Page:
Floyd asked me to post an example showing some formatting on a <div> element. I built a test web page using the code from “Which to Use – div or span?” and some text borrowed from a recent ISU Extension News Release. Without any formatting, the page looked like this.

Unformatted DIV Example

By adding a couple of styles, it was easily changed this to look like this.

Formatted DIV Example

Remember that the <div> element had an id=”message” and the <span> tag had class=”date”. These hooks are used by the styles.

#message {
border:solid black 2px;
padding: 0px 10px;

#message .date {

This is just a very simple example that touches on what can be done by styling <div> and <span> elements. I recently worked on a web site using this technique, but can’t show it here because the site is password protected.

Using styles with <div> tags is one of the major factors that allow us to layout pages without the use of <table> tags. It takes a more <div> tags and styles than I wanted to show in this post, but can be fairly easy to accomplish. Let me know if you want to see more about how we do tableless layouts.

BTW – I’m a firm believer that <table> tags should only be used for tabular data, not for laying out web pages.

Action Buttons on Web Forms

Today I read an article titled “Primary & Secondary Actions in Web Forms“. They tested 6 forms where they changed the location and/or appearance of the primary and secondary action buttons, ie “submit” and “cancel”.

It surprised me that the users finished the form quickest when the two buttons had the same appearance. I would have thought that by having the submit button stand out more, it would have been faster because it would pull the user to the correct button. However, when tracking the eye movement, users had more fixations when the buttons had different appearances.

Although it was slightly slower, users said they appreciated the visual effect of having the submit button stand out more than the cancel button. It made them more confident that they were clicking on the right button.

The article also made the point that many forms do not need secondary actions. Don’t include them unless they serve a real purpose.

This article is an interesting read, and will be a part of a book by Luke Wroblewski titled “Web Form Design Best Practices“. After reading this article, I am looking forward to reading the book once it come out in early 2008.

Which to Use – div or span?

When I’m writing code for web pages, I normally have to stop to think when to use a <div> tag, and when to use a <span> tag. The big difference is that <div> is a block-level element while <span> is an inline element.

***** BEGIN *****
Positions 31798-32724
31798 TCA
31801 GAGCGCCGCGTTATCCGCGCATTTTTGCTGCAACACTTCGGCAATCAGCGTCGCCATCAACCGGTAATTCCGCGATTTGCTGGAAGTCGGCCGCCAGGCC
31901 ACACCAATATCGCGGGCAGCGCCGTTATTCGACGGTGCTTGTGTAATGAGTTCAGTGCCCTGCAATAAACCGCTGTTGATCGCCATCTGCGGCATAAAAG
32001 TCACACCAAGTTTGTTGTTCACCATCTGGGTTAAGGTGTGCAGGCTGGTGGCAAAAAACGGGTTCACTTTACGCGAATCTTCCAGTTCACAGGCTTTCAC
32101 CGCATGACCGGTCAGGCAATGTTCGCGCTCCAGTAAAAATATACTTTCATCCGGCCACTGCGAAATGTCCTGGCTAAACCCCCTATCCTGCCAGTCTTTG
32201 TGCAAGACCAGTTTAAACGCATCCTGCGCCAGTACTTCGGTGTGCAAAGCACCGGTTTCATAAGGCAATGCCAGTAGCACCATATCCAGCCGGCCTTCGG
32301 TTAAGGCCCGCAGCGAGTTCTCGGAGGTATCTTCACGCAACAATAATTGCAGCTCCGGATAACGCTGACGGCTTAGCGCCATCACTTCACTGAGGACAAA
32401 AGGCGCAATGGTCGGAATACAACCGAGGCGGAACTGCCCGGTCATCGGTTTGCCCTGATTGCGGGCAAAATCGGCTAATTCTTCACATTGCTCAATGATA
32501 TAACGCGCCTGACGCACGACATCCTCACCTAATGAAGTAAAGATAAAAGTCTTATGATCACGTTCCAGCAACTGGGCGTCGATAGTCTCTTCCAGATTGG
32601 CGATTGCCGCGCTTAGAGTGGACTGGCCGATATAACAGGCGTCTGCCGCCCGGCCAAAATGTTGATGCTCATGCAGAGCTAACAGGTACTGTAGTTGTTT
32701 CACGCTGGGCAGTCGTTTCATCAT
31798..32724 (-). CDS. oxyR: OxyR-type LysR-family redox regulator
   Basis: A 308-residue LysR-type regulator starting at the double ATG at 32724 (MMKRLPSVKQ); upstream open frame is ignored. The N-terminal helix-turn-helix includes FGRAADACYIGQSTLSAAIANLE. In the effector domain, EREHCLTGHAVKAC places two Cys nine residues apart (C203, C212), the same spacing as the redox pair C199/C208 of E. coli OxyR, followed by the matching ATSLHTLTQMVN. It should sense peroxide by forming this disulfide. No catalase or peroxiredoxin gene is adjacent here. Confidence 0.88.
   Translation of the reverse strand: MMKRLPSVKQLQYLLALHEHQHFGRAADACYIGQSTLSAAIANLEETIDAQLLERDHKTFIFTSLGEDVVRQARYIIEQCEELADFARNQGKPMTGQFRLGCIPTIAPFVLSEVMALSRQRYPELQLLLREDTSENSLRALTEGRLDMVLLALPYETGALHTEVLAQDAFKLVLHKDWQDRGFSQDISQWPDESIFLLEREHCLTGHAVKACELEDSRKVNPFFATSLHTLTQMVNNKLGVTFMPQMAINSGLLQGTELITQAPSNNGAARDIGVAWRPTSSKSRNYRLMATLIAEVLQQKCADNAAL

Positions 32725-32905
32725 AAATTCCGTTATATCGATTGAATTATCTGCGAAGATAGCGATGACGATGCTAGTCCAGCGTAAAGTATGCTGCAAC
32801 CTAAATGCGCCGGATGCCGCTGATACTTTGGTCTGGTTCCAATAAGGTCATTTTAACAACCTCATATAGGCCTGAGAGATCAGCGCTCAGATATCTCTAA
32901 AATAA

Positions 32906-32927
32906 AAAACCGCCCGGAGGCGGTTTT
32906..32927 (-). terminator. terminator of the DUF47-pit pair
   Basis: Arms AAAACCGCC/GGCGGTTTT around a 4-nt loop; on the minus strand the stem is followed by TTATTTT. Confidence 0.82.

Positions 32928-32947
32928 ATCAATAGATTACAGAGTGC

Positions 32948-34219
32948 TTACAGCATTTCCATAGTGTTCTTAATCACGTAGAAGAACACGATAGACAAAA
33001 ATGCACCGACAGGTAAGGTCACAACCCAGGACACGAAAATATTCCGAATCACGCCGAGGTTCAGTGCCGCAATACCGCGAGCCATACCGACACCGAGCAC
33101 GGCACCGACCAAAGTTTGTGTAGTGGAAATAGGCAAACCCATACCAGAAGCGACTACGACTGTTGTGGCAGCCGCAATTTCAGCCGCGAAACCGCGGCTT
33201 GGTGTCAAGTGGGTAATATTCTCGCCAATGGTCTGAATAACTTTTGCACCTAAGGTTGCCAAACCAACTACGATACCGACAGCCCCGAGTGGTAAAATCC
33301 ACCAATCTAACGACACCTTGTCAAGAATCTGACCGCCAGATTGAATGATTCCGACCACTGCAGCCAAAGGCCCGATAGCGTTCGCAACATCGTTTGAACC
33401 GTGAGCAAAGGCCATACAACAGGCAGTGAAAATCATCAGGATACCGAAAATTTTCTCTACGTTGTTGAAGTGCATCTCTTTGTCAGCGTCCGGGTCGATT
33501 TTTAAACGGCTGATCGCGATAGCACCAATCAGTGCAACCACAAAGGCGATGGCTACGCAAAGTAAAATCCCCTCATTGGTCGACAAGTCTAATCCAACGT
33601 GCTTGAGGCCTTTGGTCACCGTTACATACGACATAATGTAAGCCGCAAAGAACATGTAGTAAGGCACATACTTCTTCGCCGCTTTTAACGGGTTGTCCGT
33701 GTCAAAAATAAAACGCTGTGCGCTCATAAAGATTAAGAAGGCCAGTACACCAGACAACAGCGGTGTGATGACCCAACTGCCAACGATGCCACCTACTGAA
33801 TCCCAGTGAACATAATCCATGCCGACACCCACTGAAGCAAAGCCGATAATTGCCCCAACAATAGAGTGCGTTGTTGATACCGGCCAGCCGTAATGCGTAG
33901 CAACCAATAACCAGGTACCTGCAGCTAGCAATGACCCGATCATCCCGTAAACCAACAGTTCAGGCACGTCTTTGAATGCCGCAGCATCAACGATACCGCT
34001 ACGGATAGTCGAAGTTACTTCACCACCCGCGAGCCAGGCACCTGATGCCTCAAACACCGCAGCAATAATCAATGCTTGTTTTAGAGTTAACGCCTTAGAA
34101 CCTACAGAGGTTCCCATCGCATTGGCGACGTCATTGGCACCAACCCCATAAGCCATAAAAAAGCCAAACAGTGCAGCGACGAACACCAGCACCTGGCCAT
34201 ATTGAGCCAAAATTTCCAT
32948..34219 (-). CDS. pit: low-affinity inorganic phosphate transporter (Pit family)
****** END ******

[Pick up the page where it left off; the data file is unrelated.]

Block-level elements usually contain other elements, including text, inline elements, and other block-level elements. You can think of them as boxes. They are normally displayed with space before and after this box, unless you modify this behavior with CSS.

Inline elements usually contain text or other inline elements, and are displayed where they occur. They are usually used to give your document more semantic meaning.

Here is a simple example:

<div id="message">
  <p>The current date is <span class="date">August 28, 2007</span>.
  Labor Day is just around the corner.</p>

Notice how the <div> tag surrounds a chunk of content that contains a <p> tag, which is another block-level element. The <span> tag simply surrounds text within the content.

With these tags in place, we have plenty of hooks for CSS to use to format this content. By having the date in the <span> tag, we can do special formatting on the date if we choose.

Firefox Add-on – IE View Lite

Last week, I was talking with Lynette about a problem she was having with a web page. During the conversation, she said she usually uses Firefox, however there are a few pages in which she needs to use IE. I told her about a Firefox Add-on I use called “IE View Lite“.

When you have IE View Lite installed, it adds an option in the right-click menu for “View This Page in IE”. This makes it very easy to switch to IE when you run across a page that doesn’t work in Firefox. Simply right click on the page, and select this new option in the dropdown menu. If this is a page you need to use a lot, you can configure IE View Lite to always use IE  for that page.

While useful for normal users of the web, I consider this tool a must have for web developers/designers. It allows you to use Firefox for your development, then easily switch to IE to find out what IE breaks.